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Those of you who read my blog, or follow my twitter account will have seen that I co-run a meet-up called Agile on the Bench. This summer we are taking the idea forward to a one day conference in a campsite.

A conference has always been in the back of our minds as to where we wanted to take the idea. Early on we talked about what the minimum requirements of a good conference were, now things are going well with the lunchtime event, we have taken those requirement to create the minimum viable conference. The most important things for me were:

It’s accessible – both financially and by location (to London)

Many conferences are expensive and often prohibitively. If you don’t have a large training budget to call on, or an organisation that will pay your travel fees and accommodation (on top of the ticket), then you just can’t go. We made it so this conference was inexpensive, just £35 and aside from finding a tent, there are not additional accommodation requirements. We’re doing this through keeping the costs low, not making any profit (or fees for ourselves) and gathering some sponsorship. We’ve also kept it close to London and on the central line, so for those in London, travel is just a tube fair.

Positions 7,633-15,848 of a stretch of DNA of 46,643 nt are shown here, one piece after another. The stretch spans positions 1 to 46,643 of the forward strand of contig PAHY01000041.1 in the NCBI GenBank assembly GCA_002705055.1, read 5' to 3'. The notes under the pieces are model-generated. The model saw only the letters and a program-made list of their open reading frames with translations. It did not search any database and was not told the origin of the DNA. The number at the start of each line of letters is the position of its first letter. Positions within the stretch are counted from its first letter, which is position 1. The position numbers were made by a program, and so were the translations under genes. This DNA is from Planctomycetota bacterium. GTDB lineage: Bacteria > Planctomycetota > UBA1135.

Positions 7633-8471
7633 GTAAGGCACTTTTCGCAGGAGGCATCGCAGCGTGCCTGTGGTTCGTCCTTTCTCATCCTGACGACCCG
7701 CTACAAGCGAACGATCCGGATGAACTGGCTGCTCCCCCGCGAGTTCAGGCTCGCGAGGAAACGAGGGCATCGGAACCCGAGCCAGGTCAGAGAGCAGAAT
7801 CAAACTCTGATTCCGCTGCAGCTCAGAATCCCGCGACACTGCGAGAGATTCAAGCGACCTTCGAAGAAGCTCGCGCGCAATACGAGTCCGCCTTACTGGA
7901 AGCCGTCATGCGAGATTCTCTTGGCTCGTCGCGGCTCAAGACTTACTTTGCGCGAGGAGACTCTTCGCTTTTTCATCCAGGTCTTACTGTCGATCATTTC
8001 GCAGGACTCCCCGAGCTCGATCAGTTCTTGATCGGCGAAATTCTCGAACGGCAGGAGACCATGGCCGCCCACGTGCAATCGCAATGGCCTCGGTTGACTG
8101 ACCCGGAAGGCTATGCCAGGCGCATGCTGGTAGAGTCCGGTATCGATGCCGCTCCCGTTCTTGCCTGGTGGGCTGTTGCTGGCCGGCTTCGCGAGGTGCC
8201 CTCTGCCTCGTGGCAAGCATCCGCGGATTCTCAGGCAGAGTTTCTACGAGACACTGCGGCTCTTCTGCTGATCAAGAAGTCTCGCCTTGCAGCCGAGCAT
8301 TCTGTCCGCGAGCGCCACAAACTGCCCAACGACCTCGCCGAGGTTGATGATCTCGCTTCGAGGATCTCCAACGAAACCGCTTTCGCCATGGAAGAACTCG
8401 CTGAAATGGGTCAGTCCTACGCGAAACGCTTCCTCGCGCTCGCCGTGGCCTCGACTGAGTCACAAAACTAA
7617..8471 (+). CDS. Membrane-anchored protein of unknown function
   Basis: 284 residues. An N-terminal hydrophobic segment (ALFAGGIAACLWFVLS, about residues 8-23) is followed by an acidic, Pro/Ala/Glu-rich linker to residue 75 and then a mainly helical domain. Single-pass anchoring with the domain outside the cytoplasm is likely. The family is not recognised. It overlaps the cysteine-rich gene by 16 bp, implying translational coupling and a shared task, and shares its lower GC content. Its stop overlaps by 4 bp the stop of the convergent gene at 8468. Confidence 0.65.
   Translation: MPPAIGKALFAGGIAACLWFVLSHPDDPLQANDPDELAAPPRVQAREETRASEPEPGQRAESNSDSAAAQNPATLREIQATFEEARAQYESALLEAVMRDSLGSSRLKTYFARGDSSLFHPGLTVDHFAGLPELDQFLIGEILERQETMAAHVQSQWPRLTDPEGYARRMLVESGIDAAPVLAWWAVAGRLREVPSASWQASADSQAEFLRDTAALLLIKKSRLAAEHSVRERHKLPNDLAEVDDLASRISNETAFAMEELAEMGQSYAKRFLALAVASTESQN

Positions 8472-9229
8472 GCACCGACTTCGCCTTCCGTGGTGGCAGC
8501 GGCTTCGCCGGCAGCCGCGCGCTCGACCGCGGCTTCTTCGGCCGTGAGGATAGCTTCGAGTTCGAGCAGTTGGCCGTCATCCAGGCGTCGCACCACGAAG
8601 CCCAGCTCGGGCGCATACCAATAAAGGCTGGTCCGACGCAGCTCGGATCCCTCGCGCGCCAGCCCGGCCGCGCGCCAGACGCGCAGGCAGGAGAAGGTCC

It’s got some great content and people will learn

Our talks at the lunch time events have been really interesting, there is often different takes on what agile means, e.g. how transparency helped turn around a pasta factory or how the making of Blondie’s parallel lines is like an agile project, we are asking that speaker proposals are equally as interesting. We are also sticking firmly to our no slides rule, so it really is all about the talks.

It’s good for networking

Most conferences are great for networking, so there isn’t much we needed to do extra here. We are keeping the conference small and friendly and giving people lots of opportunities to get up and talk or share a beer around a campfire.

It’s easy to organise

This is really important to me, both David (my co-organiser) and I do a lot already. We both work, run meet ups, run businesses, I’m writing a book, David has 2 children… you get the idea. We’re also not making any money out of this, so it’s important that we are able to fit in the conference around our existing work so we can enjoy it too.

It’s fun

It’s camping, that is fun!

A few tickets are still available at and the call for speakers ends on 30th April.